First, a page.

According to Klatt, the mecca of water polo is here in Orange County, where highly competitive high schools and club teams produce a steady stream of the world’s top talent. USA Water Polo is based in Huntington Beach, and the men’s and women’s national teams practice at Santa Ana’s Segerstrom High School and at the organization’s training center in Los Alamitos, respectively.
UCI holds a unique position in this epicenter. Its former men’s coach, the legendary Ted Newland, profoundly influenced the sport; his UCI teams won three NCAA championships and finished second seven times. And the Exercise Medicine & Sport Sciences Initiative allows UCI’s world-class researchers, coaches and athletes to collaborate in fresh and inventive ways.
“This is a great opportunity for a national governing body to assist a world-class university in groundbreaking research,” says USA Water Polo’s Ramsey. “Universities in the U.S. have a distinctive role with sport, and because there’s a close relationship between USA Water Polo and UCI, we start with a stronger bond to work on an issue like this. We both bring valuable perspectives to this enterprise.”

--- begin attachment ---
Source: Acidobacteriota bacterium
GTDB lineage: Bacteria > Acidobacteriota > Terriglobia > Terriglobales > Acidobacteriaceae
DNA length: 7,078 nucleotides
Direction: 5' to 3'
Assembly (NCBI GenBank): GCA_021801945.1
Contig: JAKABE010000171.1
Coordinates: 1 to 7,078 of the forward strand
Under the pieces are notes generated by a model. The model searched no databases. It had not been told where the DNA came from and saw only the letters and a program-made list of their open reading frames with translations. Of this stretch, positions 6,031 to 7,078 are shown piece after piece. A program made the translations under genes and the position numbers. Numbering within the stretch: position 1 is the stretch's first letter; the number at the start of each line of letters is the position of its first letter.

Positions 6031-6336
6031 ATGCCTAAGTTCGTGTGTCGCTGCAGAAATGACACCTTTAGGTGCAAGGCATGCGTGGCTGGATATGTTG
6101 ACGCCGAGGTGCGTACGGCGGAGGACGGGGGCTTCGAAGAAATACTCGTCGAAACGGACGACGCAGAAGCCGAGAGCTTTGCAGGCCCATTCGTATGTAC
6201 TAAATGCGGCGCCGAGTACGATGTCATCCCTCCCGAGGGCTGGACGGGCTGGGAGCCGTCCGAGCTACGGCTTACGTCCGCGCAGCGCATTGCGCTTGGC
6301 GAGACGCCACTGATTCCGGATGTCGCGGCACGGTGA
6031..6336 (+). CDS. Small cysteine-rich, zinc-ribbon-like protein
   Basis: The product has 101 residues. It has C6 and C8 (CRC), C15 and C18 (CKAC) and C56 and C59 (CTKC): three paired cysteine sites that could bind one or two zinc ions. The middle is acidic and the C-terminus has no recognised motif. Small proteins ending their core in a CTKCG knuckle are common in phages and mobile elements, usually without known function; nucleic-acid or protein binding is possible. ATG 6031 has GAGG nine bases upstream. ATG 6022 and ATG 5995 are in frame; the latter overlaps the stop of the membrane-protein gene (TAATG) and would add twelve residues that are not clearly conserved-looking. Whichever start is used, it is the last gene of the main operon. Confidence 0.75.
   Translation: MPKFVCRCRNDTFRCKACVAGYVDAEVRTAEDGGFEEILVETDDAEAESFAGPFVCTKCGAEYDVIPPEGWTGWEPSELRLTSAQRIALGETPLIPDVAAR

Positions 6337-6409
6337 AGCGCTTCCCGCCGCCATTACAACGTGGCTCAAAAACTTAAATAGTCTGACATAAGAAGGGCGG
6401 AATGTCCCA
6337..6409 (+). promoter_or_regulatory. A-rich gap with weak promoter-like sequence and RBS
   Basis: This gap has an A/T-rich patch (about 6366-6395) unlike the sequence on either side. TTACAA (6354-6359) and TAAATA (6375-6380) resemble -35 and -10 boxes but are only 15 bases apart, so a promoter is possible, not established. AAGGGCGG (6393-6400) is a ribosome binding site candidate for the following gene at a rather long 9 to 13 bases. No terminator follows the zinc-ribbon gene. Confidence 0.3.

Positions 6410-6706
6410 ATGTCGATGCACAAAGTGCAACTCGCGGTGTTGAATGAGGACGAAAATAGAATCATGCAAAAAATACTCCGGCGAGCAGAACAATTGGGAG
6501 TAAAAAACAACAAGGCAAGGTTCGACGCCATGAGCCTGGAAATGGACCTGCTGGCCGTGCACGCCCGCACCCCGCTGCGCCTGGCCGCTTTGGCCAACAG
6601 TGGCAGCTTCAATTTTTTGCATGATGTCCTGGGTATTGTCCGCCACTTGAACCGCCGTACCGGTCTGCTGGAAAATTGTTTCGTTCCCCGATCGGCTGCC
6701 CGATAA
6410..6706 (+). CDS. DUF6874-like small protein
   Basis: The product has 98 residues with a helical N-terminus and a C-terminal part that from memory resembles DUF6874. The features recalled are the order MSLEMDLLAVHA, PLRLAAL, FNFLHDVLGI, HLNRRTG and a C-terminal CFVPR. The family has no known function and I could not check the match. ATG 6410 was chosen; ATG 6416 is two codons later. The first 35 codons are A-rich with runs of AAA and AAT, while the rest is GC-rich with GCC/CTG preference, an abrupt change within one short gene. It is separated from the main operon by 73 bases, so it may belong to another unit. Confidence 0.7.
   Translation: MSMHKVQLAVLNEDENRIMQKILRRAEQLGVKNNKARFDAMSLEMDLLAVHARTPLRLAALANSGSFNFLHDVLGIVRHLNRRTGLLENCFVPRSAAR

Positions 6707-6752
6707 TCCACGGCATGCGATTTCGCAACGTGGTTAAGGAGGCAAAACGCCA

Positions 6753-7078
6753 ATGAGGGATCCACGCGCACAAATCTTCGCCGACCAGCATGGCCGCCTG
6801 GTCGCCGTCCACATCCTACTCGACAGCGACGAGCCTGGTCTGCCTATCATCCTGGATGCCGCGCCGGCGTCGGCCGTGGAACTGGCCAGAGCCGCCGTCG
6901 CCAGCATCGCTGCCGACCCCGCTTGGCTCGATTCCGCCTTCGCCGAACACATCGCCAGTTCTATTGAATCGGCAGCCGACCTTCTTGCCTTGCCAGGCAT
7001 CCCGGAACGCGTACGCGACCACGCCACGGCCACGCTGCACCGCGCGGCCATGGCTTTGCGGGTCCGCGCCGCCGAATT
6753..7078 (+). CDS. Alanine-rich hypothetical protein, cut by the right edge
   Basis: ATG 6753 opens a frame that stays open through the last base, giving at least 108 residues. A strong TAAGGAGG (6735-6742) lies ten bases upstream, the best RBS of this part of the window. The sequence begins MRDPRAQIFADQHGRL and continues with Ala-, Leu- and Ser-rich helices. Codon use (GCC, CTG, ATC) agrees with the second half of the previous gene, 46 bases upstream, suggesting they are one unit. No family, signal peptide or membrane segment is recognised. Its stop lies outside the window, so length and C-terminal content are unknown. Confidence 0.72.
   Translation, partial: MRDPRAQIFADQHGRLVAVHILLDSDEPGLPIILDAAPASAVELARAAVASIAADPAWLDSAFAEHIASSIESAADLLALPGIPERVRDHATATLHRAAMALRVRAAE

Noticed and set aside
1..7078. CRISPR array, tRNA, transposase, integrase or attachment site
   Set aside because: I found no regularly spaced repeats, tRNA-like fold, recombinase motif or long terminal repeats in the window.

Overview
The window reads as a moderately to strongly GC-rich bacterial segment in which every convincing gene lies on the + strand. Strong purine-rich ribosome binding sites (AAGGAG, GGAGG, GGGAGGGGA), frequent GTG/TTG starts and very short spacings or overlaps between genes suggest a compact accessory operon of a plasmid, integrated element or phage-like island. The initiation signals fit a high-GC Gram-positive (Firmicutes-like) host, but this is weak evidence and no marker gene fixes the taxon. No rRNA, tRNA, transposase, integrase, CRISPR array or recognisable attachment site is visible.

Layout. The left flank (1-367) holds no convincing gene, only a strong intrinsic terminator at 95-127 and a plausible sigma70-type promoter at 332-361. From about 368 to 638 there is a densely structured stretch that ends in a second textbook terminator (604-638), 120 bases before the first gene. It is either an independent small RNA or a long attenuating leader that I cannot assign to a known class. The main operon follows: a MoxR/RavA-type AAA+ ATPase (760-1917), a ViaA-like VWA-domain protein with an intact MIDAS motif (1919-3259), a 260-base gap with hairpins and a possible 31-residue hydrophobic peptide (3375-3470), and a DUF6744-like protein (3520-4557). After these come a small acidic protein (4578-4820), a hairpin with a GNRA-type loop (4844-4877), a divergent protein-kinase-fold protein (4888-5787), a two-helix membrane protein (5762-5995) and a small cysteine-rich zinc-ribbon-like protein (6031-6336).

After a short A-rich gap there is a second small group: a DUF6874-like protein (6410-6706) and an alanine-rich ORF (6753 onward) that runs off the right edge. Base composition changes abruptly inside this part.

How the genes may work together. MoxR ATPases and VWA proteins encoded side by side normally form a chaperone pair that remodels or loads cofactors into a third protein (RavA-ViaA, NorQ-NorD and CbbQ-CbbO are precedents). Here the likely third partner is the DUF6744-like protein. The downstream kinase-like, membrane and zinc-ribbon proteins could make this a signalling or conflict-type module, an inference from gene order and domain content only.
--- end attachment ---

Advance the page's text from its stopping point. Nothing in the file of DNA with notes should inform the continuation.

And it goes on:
The crash-test dummy exercise is already providing some interesting – if preliminary – results. While Hicks stresses that more analysis is needed, he says the data indicates that ball inflation does matter, with less-inflated, softer balls absorbing more energy upon impact.
In addition, newly developed silicon-based protective headgear – the kind not approved for NCAA play – appears to reduce impact forces by as much as 25 percent. However, Hicks points out, the precise relationship between head impacts and concussion rates requires more study, both in the lab and in the pool.
“I love science, and I’m a fan of the game, and I want to see what we can do for water polo,” Hicks says. “This is exciting stuff.”